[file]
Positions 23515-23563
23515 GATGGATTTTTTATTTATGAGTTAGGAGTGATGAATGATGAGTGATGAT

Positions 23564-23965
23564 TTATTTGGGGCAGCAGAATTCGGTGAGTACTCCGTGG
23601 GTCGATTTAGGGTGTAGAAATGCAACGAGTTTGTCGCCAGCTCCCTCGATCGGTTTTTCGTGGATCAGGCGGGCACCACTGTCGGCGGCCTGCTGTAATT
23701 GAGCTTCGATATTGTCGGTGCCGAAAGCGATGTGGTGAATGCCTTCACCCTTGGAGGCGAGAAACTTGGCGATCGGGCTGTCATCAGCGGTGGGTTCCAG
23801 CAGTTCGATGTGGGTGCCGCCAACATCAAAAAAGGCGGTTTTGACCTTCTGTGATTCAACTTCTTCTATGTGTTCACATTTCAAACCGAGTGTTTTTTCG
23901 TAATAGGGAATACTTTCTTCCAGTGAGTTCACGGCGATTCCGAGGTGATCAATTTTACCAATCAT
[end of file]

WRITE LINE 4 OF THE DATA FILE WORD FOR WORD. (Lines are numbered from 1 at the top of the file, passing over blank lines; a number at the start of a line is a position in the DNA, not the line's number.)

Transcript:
23564 TTATTTGGGGCAGCAGAATTCGGTGAGTACTCCGTGG